"...Frequently in calling men to high places in stakes, missions, and wards, they say they are willing but feel so inadequate. We usually say: 'We are glad you feel inadequate. That means you will be humble and do all in your power to make yourself able. You will call upon the Lord, the source of power and strength.'" (January 16, 1963, BYU Speeches of the Year, 1963 5.)
Gordon B. Hinckley
"People ask me frequently what is my favorite verse of scripture. I have many and this is one of them, 'Be thou humble; and the Lord thy God shall lead thee by the hand, and give thee answer to thy prayers' (D&C 112:10). What a promise to those who walk without arrogance, to those who walk without conceit, to those who walk without egotism, to those who walk humbly. 'Be thou humble; and the Lord thy God shall lead thee by the hand, and give thee answer to thy prayers.' What a solid and wonderful promise that is." (Teachings of Gordon B. Hinckley [Salt Lake City: Deseret Book Co., 1997], 265.)
Howard W. Hunter
"Humility is an attribute of godliness possessed by true Saints. It is easy to understand why a proud man fails. He is content to rely upon himself only. This is evident in those who seek social position or who push others aside to gain position in fields of business, government, education, sports, or other endeavors. Our genuine concern should be for the success of others. The proud man shuts himself off from God, and when he does he no longer lives in the light. The Apostle Peter made this comment:
Humble yourselves therefore under the mighty hand of God, that he may exalt you in due time.' (1 Pet. 5:5-6.)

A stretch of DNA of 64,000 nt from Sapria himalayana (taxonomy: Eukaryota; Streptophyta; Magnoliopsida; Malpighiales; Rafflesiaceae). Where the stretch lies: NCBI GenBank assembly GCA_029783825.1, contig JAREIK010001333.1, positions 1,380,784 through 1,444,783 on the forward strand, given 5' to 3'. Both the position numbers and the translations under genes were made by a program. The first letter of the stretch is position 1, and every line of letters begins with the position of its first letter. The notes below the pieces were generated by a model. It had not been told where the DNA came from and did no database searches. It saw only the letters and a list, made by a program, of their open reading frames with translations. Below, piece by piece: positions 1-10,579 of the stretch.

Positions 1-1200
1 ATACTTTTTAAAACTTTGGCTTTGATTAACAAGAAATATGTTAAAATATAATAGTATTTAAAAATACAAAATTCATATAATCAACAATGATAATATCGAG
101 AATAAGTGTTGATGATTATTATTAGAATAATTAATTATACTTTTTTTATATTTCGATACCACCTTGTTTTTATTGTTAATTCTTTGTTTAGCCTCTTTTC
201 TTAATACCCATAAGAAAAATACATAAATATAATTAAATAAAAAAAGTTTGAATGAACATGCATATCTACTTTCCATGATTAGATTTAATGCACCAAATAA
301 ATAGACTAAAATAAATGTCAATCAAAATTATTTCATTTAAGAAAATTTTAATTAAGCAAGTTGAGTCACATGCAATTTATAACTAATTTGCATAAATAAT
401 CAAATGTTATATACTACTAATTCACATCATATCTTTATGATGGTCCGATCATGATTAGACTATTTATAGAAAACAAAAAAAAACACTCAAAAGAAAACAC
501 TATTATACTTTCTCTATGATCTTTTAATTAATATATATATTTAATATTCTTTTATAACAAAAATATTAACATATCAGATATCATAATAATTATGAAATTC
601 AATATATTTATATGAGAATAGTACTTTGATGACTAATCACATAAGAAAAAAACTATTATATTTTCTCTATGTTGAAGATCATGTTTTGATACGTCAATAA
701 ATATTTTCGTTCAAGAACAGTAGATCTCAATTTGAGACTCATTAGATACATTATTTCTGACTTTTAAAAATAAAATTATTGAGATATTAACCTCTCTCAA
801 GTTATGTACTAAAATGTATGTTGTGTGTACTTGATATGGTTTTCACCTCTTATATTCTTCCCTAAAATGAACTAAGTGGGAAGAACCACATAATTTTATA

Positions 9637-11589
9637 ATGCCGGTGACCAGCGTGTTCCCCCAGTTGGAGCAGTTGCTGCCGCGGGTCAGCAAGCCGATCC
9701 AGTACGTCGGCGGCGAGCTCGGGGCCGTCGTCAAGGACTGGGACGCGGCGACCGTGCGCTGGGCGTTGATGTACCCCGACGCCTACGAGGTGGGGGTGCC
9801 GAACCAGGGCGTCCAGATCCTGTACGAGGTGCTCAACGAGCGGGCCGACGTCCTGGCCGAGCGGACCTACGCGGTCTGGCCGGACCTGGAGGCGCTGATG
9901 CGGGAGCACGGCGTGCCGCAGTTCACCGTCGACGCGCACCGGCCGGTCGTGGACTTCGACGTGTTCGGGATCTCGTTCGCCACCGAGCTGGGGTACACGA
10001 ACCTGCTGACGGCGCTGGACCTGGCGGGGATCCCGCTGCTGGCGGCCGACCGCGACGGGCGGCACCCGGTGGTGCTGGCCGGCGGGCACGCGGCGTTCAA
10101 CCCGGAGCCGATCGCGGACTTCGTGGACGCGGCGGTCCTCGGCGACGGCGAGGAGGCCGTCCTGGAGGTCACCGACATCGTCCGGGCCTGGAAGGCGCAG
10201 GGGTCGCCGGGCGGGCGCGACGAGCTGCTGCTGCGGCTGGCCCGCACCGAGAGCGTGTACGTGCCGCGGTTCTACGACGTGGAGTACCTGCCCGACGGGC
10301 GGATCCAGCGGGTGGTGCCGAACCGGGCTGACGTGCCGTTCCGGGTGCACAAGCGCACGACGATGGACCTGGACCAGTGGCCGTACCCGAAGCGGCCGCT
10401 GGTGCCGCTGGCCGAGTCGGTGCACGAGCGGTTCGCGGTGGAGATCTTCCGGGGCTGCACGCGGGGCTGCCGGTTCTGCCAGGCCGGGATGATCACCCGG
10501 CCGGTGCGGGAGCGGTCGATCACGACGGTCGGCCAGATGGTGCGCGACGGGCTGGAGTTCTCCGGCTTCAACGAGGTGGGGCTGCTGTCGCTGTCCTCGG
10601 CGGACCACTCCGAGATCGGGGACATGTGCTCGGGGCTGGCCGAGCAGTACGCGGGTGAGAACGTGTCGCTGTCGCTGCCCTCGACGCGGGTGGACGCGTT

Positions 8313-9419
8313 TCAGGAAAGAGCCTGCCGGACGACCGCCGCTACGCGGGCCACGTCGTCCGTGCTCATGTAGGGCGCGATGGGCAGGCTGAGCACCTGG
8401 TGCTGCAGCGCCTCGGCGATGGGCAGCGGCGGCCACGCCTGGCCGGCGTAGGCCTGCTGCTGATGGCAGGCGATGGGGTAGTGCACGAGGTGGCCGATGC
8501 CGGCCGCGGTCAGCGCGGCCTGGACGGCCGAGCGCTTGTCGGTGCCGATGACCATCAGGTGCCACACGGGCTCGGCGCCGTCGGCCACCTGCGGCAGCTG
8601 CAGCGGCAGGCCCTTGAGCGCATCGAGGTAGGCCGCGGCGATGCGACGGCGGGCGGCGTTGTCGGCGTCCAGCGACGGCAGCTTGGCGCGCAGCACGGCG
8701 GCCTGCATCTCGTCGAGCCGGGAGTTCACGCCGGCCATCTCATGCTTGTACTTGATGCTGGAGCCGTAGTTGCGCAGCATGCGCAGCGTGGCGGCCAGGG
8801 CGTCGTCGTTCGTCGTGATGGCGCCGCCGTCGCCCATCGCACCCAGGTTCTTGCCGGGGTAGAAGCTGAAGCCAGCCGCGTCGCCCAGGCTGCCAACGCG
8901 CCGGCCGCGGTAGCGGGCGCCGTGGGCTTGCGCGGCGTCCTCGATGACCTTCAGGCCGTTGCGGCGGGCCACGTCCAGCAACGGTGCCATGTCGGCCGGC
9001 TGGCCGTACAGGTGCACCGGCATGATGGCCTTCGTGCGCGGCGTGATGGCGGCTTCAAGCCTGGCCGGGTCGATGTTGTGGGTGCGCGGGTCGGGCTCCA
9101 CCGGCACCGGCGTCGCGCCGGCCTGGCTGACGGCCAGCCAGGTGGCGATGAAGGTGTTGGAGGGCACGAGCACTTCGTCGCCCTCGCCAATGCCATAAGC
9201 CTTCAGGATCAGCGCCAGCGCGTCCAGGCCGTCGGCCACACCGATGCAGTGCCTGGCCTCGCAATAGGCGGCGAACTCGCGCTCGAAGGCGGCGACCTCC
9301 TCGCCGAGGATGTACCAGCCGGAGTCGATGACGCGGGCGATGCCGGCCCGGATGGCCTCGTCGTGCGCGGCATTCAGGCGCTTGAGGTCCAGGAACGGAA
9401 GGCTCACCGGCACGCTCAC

"From the beginning of time there have been those with pride and others who have followed divine admonition to be humble. History bears record that those who have exalted themselves have been abased, but the humble have been exalted. On every busy street there are Pharisees and publicans. It may be that one of them bears our name." ("The Pharisee and the Publican," Ensign, May 1984, 66)
Luke 14:15 Blessed is he that shall eat bread in the kingdom of God
Bruce R. McConkie
"According to Jewish tradition, the resurrection of the just, and the subsequent setting up of the kingdom of God, was to be ushered in by a great festival in which all of the chosen people would participate. Hence their saying: 'Blessed is he that shall eat bread in the kingdom of God.' As a response to this very statement, Jesus tells of a certain man who gives a great supper. The guests who are bidden excuse themselves for frivolous and foolish reasons. Thereupon the master of the house, being angry, turns away from the covenant people, to whom he first offered the good things of his gospel table. Now he invites the Gentiles, in their spiritually halt and lame and blind status, as well as the pagans and foreigners who live at a great distance-he invites all these to come and eat at his table. (Luke 14:12-24.)